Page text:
The more we read about prospects, the more often little provisos about defense pop up. While approximately 109% of professional baseball players played some combination of shortstop/starting pitcher in their Little League/high school days, very few players have the skills to stick at short as the game speeds up.
The defensive spectrum is a wondrous thing to watch in action. It almost never fails – once a player begins his tumble down towards DH ignominy, it is nearly impossible to reverse course.
Nick Castellanos is the Tigers top prospect, a fine offensive player who the Tigers took with their first pick in the 2010 draft. Detroit moved Castellanos aggresively through their system, rushing the 21-year old to Double-A in 2012.
Though he struggled at this advanced level, there is a lot of belief in Castellanos bat. Baseball America voted him the best hitter for average in the Tigers system, as well as giving him the nod for best strike zone discipline in Detroit’s (admittedly bereft) system.
The Baseball Prospectus scouting staff called him a very, very good offensive prospect with a quick bat with power lurking inside. Keith Law called him the best pure hitter in the minor leagues (pure being scout code for “in spite of his better judgement”, as evidenced by the above swing).
None of these evaluators make much mention of Castellanos’ defensive impact because, well, it looks like he won’t have any. Though still listed as a third baseman (BA thinks he will play third for the 2016 Tigers), Castellanos is well on his way to the outfield.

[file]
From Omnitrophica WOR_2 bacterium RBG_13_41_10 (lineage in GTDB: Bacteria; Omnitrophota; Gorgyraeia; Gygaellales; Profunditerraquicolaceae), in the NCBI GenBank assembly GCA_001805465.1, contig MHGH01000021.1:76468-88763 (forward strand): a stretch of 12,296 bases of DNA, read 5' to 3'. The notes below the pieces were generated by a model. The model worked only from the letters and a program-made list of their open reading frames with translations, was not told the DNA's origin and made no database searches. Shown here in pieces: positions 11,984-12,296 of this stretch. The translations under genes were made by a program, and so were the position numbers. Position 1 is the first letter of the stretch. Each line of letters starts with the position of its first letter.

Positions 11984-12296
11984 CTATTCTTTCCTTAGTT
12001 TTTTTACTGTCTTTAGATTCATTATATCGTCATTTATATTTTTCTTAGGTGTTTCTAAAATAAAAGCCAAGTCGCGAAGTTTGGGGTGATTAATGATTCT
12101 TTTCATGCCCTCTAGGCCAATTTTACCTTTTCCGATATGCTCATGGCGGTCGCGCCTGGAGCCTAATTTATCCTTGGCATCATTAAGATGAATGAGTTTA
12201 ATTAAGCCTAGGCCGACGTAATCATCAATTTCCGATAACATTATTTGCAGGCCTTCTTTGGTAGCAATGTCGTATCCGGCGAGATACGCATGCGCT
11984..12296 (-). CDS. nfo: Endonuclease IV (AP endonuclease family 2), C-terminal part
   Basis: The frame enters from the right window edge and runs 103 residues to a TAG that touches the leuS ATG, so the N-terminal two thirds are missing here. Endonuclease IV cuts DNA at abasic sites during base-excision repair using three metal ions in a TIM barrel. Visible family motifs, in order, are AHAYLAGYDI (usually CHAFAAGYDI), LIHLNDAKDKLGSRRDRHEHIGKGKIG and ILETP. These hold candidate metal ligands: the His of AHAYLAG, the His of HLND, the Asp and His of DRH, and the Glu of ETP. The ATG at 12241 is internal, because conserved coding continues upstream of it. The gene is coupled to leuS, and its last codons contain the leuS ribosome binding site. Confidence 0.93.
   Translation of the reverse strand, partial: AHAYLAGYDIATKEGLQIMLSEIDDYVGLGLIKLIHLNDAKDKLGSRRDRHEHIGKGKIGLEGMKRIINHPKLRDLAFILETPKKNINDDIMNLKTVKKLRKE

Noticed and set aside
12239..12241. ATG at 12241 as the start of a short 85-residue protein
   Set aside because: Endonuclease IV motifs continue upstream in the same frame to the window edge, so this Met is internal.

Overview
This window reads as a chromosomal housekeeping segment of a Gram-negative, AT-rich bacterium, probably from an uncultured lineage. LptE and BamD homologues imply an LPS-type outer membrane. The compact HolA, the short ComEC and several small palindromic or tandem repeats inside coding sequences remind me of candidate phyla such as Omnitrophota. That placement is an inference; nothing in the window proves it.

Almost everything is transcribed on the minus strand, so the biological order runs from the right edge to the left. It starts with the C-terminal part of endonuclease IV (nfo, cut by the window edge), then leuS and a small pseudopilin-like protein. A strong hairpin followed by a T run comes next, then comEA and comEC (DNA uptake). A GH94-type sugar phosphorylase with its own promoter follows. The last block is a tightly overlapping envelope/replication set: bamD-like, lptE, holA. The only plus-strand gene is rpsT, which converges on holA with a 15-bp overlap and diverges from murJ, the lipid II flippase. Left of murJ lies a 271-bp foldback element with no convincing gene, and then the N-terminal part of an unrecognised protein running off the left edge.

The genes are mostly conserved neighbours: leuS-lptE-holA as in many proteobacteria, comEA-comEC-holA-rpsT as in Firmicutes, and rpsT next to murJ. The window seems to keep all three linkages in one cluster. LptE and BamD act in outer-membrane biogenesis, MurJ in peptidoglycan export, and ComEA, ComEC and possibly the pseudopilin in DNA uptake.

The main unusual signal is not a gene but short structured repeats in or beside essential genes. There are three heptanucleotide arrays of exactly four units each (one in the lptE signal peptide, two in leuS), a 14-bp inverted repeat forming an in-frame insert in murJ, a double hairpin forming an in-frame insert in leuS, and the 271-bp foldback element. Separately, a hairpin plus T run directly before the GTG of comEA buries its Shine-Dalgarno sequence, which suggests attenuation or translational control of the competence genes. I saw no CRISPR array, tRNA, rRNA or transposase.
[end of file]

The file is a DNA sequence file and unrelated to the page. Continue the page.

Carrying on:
Jim Leyland has Nick Castellanos starting today’s Grapefruit League outing in left field – his fourth start in the outfield already this spring. Whether the Tigers are getting him playing time in the outfield because of Miguel Cabrera‘s ongoing presence at third base or his own defensive shortcomings matters not, he’s headed out there either way.
Law mentioned Castellanos’ as the kind of player who could stick at third with some patience and hard work but he’ll have to get that work elsewhere. After his promotion to Double-A, Castellanos spent more time in right field than he did at third base. This move to the outfield has long been in the offing.
If Castellanos hits like most people expect, it won’t really matter where on the diamond he plays. Fortunately the Tigers drafted him, as this seems to be their entire organizational ethos. Moving him off third base at just 21 might seem wasteful but he’s a hitting prospect first and foremost. His defensive position is just an excuse to get him in the lineup.